Daniel Mendel-Black, 2012, #159, acrylic on wood, 24" x 19-1/2"
Daniel Mendel-Black, 2012, #158, acrylic on canvas, 24" x 27"
Daniel Mendel-Black, 2012, #157, acrylic on wood, 35" x 35"
Daniel Mendel-Black, 2012, #156, acrylic on wood, 35" x 35"
Daniel Mendel-Black, 2012, #155, acrylic on canvas, 60" x 30"
Daniel Mendel-Black, 2012, #154, acrylic on canvas, 60" x 30"
Lives and works in Los Angeles
1996 MFA, Art Center College of Design, Pasadena, California
1988 BA, Brandeis University, Waltham, Massachusetts
SELECTED SOLO EXHIBITIONS
2007 Naked Paintings, Modernism, San Francisco
2006 The Paintings Are Alive, Mandarin Gallery, Los Angeles
1999 Color, Line, and Language, Margo Leavin Gallery, Los Angeles
SELECTED GROUP EXHIBITIONS
2012 California Abstract Painting 1952-2011, (organized by James Hayward), Woodbury University, Burbank, CA
2008 Alone, Fredericks and Freiser, New York, New York
West Coast Abstraction: Selected Works from 1975-2007, Modernism, San Francisco
2007 L'Invitation Au Voyage, Modernism, San Francisco
Grey Scale, Peter Blake Gallery, Laguna Beach, CA
2006 A Little So Cal Abstraction, Mandarin Gallery, (organized by James Hayward), Los Angeles
2005 L.A., Lucas Schoormans Gallery, New York, New York
2003 Raid the Icebox, Margo Leavin Gallery, Los Angeles
2002 Alexis Smith, Roy Dowell, Daniel Mendel-Black, Margo Leavin Gallery, Los Angeles
Trade Show, Guggenheim Gallery, Chapman University, Orange, CA,
Neo Painting, Young Eun Museum of Contemporary Art, Kwangju, Korea
2001 Mark Bradford, Richard Haga, Daniel Mendel-Black, Guggenheim Gallery, Chapman University, Orange, CA
New Angeles, University Galleries, Illinois State University, Normal, IL
Seeing Or Believing, Margo Leavin Gallery, Los Angeles
1999 Under 500: Intimate Abstract Painting, The Black Dragon Society, Los Angeles, (organized by James Hayward)
1998 Still and Otherwise, Margo Leavin Gallery, Los Angeles
90069, Margo Leavin Gallery, Los Angeles
Catherine Sullivan, "The Artists' Artists," Artforum, December 2007, p. 122
Kenneth Baker, "Daniel Mendel-Back's colorful abstractions," San Francisco Chronicle, August 11, 2007
Michael Ned Holte, "Daniel Mendel-Black," Artforum, February 2007, pp. 301-302
Doug Harvey, “Seven Abstract Painting Shows,” LA Weekly, December 22-28, 2006
Peter Frank, Art Pic of the Week, LA Weekly, Sept. 29 – Oct. 5, 2006, Vol. 28, No. 45
Chris Kraus, LA Artland, London: Black Dog Press, 2005, pp. 12-14
Chris Kraus, “Daniel Mendel-Black: Solutions to Problems that Do Not Exist,” C International, Fall 2004
Kim, Mi Jin, Neo Painting: Korean and American Young Painting, Kwangju: Young Eun Museum of Contemporary Art, 2002
David Pagel, “Storefront Galleries,” Los Angeles Times, November 1, 2001
“ ”, “Daniel Mendel-Black: Chaos Around The Corner,” Los Angeles Times, July 6, 2001
“ ”, “Daniel Mendel-Black: At Margo Leavin,” Art Issues, January-February 2000
“ ”, Themes Out of School: Art & Education in Los Angeles, Los Angeles: CAAArt, 2000, p. 73
Michael Duncan, “LA Confidential: Daniel Mendel-Black,” Artnet, Fall 1999
firstname.lastname@example.orgAugust 10, 2011 01:44 PM
July 24, 2011 01:23 PM
Daniel Mendel-Black, #153, 2011, 33" x 36", oil on canvas
Daniel Mendel-Black, #151, 2011, 33" x 36", oil on canvas
Daniel Mendel-Black, #152, 2011, 24" x 26", oil on canvas
Daniel Mendel-Black, #149, 2011, 25" x 29", acrylic on canvas
Daniel Mendel-Black, #150, 2011, 19" x 19-1/2", acrylic on wood
Daniel Mendel-Black, #116, 2011, acrylic on paper, 19" x 19.5"
Daniel Mendel-Black, #117, 2011, acrylic on paper, 19" x 19.5"
Daniel Mendel-Black, #106, 2011, Graphite and acrylic on paper, 24" x 19"
Daniel Mendel-Black, #107, 2011, Graphite and acrylic on paper, 24" x 19"
Daniel Mendel-Black, #111, 2011, Graphite and acrylic on paper, 36" x 19"
Daniel Mendel-Black, #112, 2011, Graphite and acrylic on paper, 36" x 19"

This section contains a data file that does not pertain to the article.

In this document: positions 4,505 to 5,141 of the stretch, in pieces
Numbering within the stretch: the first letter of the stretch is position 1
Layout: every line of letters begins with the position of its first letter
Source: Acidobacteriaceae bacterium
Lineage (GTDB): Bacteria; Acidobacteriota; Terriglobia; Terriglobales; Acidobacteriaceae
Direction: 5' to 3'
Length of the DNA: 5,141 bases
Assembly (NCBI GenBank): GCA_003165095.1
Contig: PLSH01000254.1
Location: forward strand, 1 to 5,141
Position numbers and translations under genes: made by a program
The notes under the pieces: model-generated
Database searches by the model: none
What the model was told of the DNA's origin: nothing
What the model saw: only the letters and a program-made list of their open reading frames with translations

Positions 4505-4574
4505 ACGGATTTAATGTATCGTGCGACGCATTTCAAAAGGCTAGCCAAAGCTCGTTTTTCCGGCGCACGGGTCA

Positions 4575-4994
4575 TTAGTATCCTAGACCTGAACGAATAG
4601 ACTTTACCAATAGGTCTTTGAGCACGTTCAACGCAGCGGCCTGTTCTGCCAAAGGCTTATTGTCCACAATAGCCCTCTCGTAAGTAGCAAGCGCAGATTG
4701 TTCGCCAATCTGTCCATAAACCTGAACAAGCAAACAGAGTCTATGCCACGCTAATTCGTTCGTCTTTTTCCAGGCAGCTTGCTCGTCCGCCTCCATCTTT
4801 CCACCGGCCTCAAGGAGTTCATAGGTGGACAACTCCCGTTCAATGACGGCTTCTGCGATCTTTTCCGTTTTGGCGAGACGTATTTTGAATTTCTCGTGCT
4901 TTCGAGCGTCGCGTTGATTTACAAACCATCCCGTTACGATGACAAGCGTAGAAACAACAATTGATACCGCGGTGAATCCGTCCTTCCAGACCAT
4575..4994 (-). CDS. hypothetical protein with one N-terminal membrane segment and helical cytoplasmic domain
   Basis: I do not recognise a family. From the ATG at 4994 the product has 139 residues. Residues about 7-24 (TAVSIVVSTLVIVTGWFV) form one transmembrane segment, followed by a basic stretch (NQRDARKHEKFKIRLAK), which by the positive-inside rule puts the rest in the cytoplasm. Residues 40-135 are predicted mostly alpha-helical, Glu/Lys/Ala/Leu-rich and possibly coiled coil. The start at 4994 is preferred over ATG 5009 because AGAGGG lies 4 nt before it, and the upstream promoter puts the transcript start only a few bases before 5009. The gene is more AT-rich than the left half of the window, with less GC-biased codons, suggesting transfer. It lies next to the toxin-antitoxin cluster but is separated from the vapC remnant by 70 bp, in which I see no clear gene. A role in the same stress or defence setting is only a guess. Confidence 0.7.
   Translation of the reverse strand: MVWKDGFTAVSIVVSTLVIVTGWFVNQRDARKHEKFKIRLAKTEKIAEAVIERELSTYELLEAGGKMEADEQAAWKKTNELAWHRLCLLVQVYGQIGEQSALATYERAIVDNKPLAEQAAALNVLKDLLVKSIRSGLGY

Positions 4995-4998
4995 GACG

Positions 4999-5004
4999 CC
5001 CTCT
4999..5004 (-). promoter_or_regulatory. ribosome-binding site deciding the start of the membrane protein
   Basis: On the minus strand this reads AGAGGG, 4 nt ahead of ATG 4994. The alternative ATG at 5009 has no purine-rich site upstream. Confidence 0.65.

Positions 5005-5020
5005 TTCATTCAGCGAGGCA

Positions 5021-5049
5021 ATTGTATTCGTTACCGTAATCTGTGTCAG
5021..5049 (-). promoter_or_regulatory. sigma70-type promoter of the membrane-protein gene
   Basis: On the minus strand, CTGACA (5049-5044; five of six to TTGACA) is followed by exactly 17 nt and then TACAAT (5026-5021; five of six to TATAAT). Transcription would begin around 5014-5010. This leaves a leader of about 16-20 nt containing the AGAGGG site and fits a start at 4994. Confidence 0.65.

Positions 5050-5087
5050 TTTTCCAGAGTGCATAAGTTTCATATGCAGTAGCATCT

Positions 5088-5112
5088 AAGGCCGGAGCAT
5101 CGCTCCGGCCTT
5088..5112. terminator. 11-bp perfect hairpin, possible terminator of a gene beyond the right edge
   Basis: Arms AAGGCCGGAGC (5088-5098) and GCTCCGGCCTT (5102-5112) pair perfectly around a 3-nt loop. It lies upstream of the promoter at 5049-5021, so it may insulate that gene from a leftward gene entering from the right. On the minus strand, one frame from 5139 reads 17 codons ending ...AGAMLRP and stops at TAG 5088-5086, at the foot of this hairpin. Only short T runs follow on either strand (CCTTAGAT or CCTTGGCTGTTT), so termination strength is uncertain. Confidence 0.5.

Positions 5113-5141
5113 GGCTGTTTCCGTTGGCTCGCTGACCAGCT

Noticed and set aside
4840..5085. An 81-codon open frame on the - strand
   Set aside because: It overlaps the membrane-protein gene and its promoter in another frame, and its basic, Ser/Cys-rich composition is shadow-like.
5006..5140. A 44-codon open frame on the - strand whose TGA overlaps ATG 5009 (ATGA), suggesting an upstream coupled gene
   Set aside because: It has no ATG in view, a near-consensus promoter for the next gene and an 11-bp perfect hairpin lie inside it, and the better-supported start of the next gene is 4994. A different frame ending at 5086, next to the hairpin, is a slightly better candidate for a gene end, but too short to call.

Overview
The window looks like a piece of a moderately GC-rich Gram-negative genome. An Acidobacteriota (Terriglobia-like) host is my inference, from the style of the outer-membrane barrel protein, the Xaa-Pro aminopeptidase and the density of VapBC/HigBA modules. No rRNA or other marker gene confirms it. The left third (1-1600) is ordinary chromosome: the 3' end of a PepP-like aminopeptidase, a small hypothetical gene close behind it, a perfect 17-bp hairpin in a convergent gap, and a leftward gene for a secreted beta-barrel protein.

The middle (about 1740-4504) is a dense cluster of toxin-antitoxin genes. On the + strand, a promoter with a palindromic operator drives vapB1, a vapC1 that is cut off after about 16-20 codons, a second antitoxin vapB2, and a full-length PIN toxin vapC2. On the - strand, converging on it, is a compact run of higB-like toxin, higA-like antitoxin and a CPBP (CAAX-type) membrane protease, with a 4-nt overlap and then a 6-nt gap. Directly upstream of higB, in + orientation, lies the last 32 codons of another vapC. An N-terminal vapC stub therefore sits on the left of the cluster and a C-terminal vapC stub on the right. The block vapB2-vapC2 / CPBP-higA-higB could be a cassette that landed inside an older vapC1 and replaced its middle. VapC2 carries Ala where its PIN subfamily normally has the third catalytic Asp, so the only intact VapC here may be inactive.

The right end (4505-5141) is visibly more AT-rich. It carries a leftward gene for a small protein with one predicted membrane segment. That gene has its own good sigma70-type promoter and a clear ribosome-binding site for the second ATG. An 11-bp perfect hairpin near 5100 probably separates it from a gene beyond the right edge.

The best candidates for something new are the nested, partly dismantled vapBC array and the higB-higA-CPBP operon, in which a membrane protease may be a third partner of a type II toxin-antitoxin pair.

Daniel Mendel-Black, 2011, #102, Graphite and acrylic on white paper, 19" x 19.5".
Daniel Mendel-Black, 2011, #103, Graphite and acrylic on white paper, 19" x 19.5".
Daniel Mendel-Black, #148, 2011, oil on wrinkled canvas, 40" x 44"
Daniel Mendel-Black, #147, 2011, oil on wrinkled canvas, 29-1/2" x 36"
Daniel Mendel-Black, #144, 2011, oil on uneven panel, 32" x 37-1/2"
Daniel Mendel-Black, #145, 2011, oil on wrinkled canvas, 32" x 37-1/2"
On impact, the windows and walls imploded as if the oxygen was sucked out from the uppermost floors of the storage tower. Gas-masked troops were deployed to secure street level exits. A number of others swarmed the emergency stairwell. A third strike force was dispatched from a chopper. They rapelled into the rooftop crater. Sam Spikone had managed to empty at least half a dozen clips, and launched most of his incendiary devices before he heard the whine of the unmanned aerial robot drone above him. He fell through the vent of a ceiling airshaft with a couple of armed, black-uniformed men in close pursuit.
Bullets zipped past his head and shattered the fluted concrete pillars as if they were made of glass. The smoke was nearly blinding, but he made out a light at the end of the long room. He kept close to the ground. The air was thick with soot. Shapes wavered in the heat. His throat burned. If he could only reach the exit, he might be able to get out of the inferno before the troops cornered him, but he couldn't tell where the shots originated. It was as if he took fire from all sides. He retreated behind a stack of cardboard boxes ahead of several gunmen equipped with air tanks, respirators and thermal goggles. They were closing in on him. Several other shadow-figures blocked him from his intended destination. At the back of the loft was a warren of rooms, as if someone had set out to build a two story structure complete with bay windows and a French-quarterstyle balcony inside the storehouse without a plan, as if they had worked in the dark by intuition alone, and had abandoned the project after they realized how demented it had turned out, like a child's tree-fort version of a human scale rodent habitat. The first level consisted of a number of partly apportioned interiors, including one with a multi-bulbed mirror vanity, the kind you might find in an actor's dressing room. On the second level there was the bare skeletal structure of what must have been intended, given all the exposed plumbing, as a bathroom or kitchen.